Apple has killed an upcoming Apple TV Plus show about Gawker, a now-defunct news organization, according to a report by the New York Times. The show, called Scraper, is one to add to the list of stories about Apple killing projects that touch things that are too sensitive or edgy for the company.
When Tim Cook found out that Apple was working on the show, he reportedly sent an email saying that he was surprised to hear about it. He also mentioned he disliked Gawker. Although Apple has decided to kill the project, the show is back on the market, where another distributor could buy and finance it.
This isn’t the first time Apple executives have stepped in to steer their TV service away from controversy. In 2018 Apple reportedly killed a movie about Dr. Dre for having gratuitous violence and sex, and Apple executive Eddy Cue has reportedly said that the service will never do two things: “hardcore nudity and China”. Apple directed show-runners to avoid portraying China in a negative light, Buzzfeed has reported.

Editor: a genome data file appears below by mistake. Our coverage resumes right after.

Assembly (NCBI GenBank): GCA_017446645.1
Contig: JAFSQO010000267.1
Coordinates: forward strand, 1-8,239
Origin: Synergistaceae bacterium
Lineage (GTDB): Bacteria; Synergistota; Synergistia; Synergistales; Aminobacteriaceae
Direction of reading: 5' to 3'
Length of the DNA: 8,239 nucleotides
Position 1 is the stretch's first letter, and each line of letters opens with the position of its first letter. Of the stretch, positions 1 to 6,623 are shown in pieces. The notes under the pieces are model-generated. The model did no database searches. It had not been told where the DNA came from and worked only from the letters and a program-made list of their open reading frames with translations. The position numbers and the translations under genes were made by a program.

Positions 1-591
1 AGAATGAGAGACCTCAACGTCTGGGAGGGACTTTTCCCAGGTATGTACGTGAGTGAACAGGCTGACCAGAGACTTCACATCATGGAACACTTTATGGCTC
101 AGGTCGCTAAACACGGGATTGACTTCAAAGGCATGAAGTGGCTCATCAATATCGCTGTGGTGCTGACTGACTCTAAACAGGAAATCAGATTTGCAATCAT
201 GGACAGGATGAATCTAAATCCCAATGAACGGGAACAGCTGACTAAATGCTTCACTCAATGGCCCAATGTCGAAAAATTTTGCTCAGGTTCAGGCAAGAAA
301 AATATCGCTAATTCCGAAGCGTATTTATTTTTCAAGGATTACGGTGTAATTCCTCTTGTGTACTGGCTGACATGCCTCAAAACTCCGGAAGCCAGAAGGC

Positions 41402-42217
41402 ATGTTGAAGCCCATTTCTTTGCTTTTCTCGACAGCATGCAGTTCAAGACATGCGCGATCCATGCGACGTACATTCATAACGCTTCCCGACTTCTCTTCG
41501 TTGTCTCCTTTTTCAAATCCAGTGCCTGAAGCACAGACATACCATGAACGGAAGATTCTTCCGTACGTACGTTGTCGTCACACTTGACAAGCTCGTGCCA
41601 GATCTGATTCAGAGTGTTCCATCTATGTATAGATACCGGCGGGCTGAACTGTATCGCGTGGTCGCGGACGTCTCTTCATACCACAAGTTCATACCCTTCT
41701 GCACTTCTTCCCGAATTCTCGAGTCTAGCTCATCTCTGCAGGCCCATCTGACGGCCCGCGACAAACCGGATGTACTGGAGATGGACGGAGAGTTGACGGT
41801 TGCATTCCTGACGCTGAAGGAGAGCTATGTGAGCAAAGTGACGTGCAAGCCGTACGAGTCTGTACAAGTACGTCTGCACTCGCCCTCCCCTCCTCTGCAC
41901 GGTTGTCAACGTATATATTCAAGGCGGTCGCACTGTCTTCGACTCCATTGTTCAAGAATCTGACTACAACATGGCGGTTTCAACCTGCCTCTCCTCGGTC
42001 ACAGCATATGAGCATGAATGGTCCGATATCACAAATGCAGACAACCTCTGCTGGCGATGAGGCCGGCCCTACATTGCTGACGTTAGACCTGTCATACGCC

The executive who bought the show, Layne Eskridge, is leaving the company.
Gawker was inherently controversial — as Tim Cook personally knew. Gawker outed him as gay in 2008. The Gawker Media Group included several blogs; in 2010, one of them, Gizmodo, found and leaked the iPhone 4 before it was launched. (Later, the reporter’s home was raided by police.)
Gawker is appealing as a show precisely because the blog has such a mixed legacy. It was one of the media outlets that revived interest in Bill Cosby, who was later convicted of aggravated indecent assault. It also reported on rumored misconduct by Louis CK and Harvey Weinstein.
Gawker alums Max Read and Cord Jefferson are attached to the show. Jefferson has also written for Watchmen, The Good Place, and Master of None.
Gawker, it seems, was born to bring controversy to everything it touched — even four years after its death.
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